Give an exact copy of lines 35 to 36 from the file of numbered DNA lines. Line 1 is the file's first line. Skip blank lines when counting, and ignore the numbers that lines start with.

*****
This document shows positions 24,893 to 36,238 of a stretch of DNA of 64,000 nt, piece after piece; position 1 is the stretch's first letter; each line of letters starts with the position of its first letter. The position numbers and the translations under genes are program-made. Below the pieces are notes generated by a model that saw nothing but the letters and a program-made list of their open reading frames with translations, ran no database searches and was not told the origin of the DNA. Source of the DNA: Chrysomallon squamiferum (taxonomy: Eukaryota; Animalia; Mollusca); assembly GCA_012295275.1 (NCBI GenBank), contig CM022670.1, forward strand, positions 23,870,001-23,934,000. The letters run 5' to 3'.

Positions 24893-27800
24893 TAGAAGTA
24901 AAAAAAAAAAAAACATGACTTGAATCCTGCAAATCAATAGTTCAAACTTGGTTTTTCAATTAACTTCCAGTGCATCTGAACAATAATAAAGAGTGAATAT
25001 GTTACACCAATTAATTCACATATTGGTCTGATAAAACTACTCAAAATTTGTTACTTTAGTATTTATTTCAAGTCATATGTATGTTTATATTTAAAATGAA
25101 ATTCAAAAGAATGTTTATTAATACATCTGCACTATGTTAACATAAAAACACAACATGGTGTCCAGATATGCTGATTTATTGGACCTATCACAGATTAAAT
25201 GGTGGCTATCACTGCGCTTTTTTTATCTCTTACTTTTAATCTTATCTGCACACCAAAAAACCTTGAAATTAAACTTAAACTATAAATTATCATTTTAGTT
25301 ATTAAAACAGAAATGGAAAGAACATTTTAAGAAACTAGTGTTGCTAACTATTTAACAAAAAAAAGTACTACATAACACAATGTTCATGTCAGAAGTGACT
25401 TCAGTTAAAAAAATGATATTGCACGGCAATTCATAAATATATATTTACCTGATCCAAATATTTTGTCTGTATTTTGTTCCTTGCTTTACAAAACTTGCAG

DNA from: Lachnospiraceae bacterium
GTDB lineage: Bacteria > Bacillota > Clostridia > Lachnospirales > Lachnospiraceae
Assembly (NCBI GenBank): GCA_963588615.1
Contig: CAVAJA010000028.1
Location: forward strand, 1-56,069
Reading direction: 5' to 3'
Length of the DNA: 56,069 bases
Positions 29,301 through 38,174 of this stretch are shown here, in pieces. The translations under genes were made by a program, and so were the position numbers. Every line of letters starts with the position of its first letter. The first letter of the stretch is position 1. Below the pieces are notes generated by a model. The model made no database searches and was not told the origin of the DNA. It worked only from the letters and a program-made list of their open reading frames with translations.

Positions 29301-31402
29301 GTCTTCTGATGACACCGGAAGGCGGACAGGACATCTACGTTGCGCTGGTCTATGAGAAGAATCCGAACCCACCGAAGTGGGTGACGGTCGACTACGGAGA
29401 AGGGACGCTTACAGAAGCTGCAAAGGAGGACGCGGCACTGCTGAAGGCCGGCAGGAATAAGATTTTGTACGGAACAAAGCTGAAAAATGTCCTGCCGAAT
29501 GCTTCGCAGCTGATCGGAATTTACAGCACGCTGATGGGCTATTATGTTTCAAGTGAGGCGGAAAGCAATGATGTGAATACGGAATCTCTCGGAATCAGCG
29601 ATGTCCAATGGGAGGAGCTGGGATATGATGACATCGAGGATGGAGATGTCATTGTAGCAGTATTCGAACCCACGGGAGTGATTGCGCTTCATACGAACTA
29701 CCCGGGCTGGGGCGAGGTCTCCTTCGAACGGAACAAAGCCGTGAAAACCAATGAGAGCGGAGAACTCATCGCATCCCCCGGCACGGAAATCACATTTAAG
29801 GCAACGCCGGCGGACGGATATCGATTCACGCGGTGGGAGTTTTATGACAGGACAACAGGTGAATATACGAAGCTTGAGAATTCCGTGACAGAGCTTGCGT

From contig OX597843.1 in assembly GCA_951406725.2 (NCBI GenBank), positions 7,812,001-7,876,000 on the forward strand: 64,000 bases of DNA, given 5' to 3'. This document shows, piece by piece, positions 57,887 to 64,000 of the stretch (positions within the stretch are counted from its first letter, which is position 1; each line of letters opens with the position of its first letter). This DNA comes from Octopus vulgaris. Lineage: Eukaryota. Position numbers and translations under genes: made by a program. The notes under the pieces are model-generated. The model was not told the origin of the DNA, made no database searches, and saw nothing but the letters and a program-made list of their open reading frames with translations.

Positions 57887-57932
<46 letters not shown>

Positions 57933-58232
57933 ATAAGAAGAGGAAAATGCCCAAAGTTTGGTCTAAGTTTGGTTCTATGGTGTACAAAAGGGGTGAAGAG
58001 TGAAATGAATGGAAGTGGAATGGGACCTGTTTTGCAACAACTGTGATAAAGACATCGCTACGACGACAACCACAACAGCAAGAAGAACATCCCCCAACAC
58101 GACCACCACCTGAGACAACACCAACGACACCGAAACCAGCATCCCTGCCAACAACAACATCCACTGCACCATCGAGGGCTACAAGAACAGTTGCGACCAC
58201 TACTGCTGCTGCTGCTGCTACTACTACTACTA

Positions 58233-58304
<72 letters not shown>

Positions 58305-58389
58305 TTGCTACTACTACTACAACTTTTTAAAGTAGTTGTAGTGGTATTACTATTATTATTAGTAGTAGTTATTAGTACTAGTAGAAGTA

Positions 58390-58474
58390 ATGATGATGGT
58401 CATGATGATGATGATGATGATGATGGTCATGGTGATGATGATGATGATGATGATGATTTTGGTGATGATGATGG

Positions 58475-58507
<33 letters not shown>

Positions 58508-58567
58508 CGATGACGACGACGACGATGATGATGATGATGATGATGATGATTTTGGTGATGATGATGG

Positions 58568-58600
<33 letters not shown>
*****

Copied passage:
Positions 58305-58389
58305 TTGCTACTACTACTACAACTTTTTAAAGTAGTTGTAGTGGTATTACTATTATTATTAGTAGTAGTTATTAGTACTAGTAGAAGTA